“Nataal will never fall,” she said, spitting the words with bravado born only from years of practiced defiance. She expected no response.
“I… I need to go,” Carl said to no one in particular, standing up and looking around the Hesperides reception area like he wasn’t sure where he was. The book in his hand dropped to the floor.
“Mister Herrick just finished his meeting, I’m sure he’ll be with you in just a few minutes,” the perfect young man said without looking up.
As if to pull Carl back to reality, the phone in his pocket buzzed twice. He took it out by reflex and looked at it.
MINDY: Thinking of u! Best of luck! ❤
The exterior panic in his head didn’t cease, but Carl pushed it down. He would head to Nataal as soon as he arrived home. This was the reason he had appointed Gisae his avatar, after all. She could handle it until he got there.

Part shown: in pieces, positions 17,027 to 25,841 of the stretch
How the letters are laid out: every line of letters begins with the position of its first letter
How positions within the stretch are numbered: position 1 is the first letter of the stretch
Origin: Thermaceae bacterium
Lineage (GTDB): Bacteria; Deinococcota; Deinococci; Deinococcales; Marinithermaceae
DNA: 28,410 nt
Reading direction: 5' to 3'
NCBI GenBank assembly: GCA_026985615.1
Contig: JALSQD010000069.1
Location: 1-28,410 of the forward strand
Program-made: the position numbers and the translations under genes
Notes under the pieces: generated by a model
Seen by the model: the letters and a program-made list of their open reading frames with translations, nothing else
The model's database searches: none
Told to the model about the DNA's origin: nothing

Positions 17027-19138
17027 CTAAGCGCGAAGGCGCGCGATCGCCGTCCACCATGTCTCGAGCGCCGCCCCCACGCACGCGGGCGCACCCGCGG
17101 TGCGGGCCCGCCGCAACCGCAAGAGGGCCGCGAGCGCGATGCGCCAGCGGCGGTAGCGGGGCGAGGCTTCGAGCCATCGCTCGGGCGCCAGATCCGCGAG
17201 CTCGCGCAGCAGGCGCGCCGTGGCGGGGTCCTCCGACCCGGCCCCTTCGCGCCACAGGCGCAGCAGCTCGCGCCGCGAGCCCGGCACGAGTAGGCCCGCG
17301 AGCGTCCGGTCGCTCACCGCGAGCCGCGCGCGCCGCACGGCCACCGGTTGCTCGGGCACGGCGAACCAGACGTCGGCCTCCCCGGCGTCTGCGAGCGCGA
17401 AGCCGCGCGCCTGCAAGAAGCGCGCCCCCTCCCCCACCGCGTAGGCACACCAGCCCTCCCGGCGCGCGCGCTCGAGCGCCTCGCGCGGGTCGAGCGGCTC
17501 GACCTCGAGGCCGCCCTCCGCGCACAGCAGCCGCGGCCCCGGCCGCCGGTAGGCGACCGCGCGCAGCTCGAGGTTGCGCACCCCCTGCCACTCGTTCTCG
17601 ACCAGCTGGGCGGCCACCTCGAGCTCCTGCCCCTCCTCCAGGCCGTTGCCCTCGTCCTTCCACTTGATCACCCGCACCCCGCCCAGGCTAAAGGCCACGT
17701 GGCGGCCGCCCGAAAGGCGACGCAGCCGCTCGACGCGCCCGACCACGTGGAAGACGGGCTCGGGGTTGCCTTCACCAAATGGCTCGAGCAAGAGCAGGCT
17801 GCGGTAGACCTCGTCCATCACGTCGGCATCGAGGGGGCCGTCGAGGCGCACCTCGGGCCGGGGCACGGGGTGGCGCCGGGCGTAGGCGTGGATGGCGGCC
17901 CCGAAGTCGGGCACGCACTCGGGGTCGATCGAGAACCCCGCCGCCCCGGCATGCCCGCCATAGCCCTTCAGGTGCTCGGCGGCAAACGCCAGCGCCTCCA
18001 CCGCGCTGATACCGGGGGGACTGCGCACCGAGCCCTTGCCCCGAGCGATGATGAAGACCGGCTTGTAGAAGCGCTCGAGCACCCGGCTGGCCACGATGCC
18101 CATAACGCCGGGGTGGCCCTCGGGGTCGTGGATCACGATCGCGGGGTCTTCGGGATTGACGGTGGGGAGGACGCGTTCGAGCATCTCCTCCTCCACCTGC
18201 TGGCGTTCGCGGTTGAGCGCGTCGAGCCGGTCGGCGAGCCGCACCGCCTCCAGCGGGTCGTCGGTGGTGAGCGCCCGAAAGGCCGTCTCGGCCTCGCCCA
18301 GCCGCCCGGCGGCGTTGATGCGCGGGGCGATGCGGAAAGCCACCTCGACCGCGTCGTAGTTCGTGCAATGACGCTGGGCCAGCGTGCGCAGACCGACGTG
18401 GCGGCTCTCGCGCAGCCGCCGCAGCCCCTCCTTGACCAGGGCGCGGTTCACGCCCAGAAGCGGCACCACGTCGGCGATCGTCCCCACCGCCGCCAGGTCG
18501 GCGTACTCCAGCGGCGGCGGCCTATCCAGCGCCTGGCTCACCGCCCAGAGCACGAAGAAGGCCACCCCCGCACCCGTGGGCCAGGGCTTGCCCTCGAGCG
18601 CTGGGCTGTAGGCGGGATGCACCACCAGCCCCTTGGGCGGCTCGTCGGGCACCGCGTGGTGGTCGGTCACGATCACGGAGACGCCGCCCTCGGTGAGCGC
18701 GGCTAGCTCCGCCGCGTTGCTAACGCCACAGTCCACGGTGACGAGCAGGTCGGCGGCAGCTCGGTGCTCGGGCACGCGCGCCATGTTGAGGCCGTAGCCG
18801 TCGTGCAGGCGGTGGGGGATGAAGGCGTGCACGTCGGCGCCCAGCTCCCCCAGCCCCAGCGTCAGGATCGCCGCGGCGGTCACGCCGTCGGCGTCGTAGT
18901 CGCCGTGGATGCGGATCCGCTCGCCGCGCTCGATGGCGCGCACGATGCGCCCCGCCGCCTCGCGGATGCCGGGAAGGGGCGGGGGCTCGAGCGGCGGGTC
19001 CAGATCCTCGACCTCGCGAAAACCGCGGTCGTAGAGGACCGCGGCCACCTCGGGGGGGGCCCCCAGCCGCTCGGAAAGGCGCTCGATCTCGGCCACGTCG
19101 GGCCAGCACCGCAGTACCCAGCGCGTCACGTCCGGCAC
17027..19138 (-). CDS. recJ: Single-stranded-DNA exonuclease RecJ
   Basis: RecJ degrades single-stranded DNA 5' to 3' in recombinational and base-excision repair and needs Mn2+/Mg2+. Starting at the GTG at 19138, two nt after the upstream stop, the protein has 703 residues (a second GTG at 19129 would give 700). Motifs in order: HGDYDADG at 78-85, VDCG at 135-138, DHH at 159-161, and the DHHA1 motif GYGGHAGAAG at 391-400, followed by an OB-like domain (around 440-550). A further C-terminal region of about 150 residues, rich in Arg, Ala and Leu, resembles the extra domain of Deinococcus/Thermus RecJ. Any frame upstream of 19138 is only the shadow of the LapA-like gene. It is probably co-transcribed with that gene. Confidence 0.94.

Carl sat down and picked up his book, hoping to lose himself in Toledo’s bullfighting. He couldn’t.
A second time, he rose to his feet, but before he could do anything more, the functionary spoke.
A third Kaerbani demon had approached. The other two seemed to have stopped their approach, deferring to the newcomer.
“Nataal will fall. You will love Kaerbanus. All will be right.”
This wasn’t possible. Kaerbani didn’t speak… they were mindless beings of rot and destruction. In hundreds of years, no one had ever communicated with a demon.
Gisae somehow found enough composure to be the first.
“Who are you?” she asked. “Why do you do this?”
“Kaerbanus,” the demon said by way of answer. Its face was spread out all across its bulbous head, and yet it seemed to Gisae like it was smiling at her. It was an awful smile.